Four takeaways from Biden’s experiment with fundraiser transparency
Reacting to criticism about the wave of big-money donors who have fueled his campaign, Joe Biden is allowing reporters into his fundraisers.
The former vice president's effort at transparency is designed to mollify Democratic voters worried about the pernicious effects that millionaires' cash can have on campaigns. And it creates some contrast with most of his presidential rivals, who are doing most of their fundraising from behind a curtain – by focusing on fundraising online and in smaller amounts not subject to disclosure.
The see-through nature of Biden's money machine is not comprehensive: Cameras are not allowed to film inside the mansions where the big donors mingle, some of the schmoozing is kept off limits, and it's "pool coverage" only, meaning a single reporter gets inside to take notes of the speeches and the atmospherics and that reporting is then shared for the rest of the press corps to use.
Still, those pool reports do peel back the curtain a bit on what goes on inside exclusive gatherings where donors pay thousands of dollars to get up close and personal with a top-tier national candidate. Four things that have become clear from the first handful of Biden events where the doors have been cracked ajar:
- The price may be steep, but at least the food is good. At the Los Angeles home of media executive Joe Waz and Cynthia Telles, who serves on boards affiliated with Kaiser Permanente, attendees were treated to ahi tuna ceviche and avocado, langoustine tail, and caviar.
- Just because the events are behind closed doors does not mean the public can't be heard. At the Telles-Waz event, about a dozen protesters from the union representing Kaiser's mental health clinicians could be heard chanting: "Kaiser, Kaiser, you can't hide: We can see your greedy side."
- The events don't lack for irony. In a swanky private room at the NoMad casino in Las Vegas, the hosts were MGM chief executive Jim Murren and his wife, Heather, an investor and former Wall Street analyst. Before introducing Biden, she lamented that "capitalism has been morphed into a system that concentrates wealth." At a breakfast gathering at an exclusive downtown Los Angeles social club, Biden lamented the Trump tax cut, widely seen as favoring the wealthy. "This God-awful tax cut – even though it may have benefited some of you – the God awful tax cut has not helped anybody who's real, anybody out there breaking their neck trying to figure out how to make the next meal."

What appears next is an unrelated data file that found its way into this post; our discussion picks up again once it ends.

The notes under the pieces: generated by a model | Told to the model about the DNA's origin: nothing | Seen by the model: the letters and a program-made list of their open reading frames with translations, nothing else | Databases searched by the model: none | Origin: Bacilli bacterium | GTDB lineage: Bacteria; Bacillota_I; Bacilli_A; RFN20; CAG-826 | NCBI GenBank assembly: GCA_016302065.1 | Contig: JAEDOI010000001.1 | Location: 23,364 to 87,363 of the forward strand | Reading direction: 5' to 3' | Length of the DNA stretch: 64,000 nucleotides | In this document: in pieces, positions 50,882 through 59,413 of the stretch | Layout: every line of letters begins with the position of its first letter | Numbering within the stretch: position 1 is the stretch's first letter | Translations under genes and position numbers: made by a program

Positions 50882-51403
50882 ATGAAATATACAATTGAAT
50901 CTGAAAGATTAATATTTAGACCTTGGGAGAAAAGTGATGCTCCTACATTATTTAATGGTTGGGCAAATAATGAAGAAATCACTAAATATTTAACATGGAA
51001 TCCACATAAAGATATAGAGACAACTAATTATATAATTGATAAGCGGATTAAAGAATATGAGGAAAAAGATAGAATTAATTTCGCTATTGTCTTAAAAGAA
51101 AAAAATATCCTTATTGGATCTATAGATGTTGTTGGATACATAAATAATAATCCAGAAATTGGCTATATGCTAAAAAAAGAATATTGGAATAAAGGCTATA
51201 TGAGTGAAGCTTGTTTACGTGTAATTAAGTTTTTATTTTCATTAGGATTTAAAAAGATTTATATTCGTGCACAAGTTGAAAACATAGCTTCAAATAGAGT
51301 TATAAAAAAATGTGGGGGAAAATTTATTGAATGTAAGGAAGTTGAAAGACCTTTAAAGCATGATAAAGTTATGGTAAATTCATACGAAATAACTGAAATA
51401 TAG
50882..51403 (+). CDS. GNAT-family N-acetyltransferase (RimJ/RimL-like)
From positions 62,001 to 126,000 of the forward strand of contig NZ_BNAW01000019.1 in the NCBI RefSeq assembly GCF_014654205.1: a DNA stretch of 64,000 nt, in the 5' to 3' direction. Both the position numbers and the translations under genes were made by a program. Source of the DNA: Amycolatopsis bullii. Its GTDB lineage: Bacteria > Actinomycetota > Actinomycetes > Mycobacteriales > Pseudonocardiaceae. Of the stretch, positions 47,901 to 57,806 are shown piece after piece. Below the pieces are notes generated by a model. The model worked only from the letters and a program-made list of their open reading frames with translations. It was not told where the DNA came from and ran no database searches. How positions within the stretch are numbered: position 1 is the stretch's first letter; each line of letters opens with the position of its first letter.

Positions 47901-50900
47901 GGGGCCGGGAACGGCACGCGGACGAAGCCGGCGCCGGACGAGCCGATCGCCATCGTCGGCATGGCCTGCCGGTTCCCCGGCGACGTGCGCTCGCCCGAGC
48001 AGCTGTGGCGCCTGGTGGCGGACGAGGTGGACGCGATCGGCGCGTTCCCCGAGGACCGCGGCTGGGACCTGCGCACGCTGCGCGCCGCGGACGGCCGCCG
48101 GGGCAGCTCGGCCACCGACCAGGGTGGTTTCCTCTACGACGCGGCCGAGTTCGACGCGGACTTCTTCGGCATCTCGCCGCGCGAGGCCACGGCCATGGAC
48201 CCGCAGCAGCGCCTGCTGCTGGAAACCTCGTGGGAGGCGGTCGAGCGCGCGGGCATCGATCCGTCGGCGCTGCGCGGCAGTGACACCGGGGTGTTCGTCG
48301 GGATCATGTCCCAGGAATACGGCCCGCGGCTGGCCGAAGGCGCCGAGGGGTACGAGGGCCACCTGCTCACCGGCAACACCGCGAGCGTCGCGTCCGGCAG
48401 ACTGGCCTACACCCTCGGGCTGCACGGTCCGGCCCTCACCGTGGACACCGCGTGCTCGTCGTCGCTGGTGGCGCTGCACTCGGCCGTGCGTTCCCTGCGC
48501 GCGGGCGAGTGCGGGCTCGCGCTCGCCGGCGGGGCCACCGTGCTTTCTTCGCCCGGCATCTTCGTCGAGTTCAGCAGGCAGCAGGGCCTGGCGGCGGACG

- Joe is still Joe, no matter where he is. For the most part, Biden gave these high-dollar donors a version of the same stump speech he is giving to the huddled masses. And of course, he had to throw in references to the wisdom imparted by his grandfather: "Joey, keep the faith." And his grandmother: "No, Joey: Spread it. Go spread the faith."
The Federal Election Commission has once again punted on establishing rules for identifying who is sponsoring online political advertisements. Thursday marked the fourth consecutive meeting in which the topic fell to the wayside without a clear path forward.
FEC Chairwoman Ellen Weintraub revived debate on the topic in June when she introduced a proposal on how to regulate online political ads. In her proposal, she said the growing threat of misinformation meant that requiring transparency for political ads was "a small but necessary step."
Vice Chairman Matthew Petersen and Commissioner Caroline Hunter put forth their own proposal soon after Weintraub, but the commissioners have failed to find any middle ground. At Thursday's meeting, a decision on the agenda item was pushed off to a later date.
Weintraub's proposal says the funding source should be clearly visible on the face of the ad, with some allowance for abbreviations. But Petersen and Hunter want to allow more flexibility for tiny ads that cannot accommodate these disclaimers due to space.
The California Supreme Court is fast-tracking its review of a challenge to a new law that would require President Trump to make public his tax returns in order to get on the state's ballot for the 2020 election.
A lawsuit seeking to block implementation of the law was filed August 6 by the California Republican Party against Secretary of State Alex Padilla. It claims the law violates California's constitution.
Two other challenges, one filed by Trump's personal lawyers, are pending in federal court.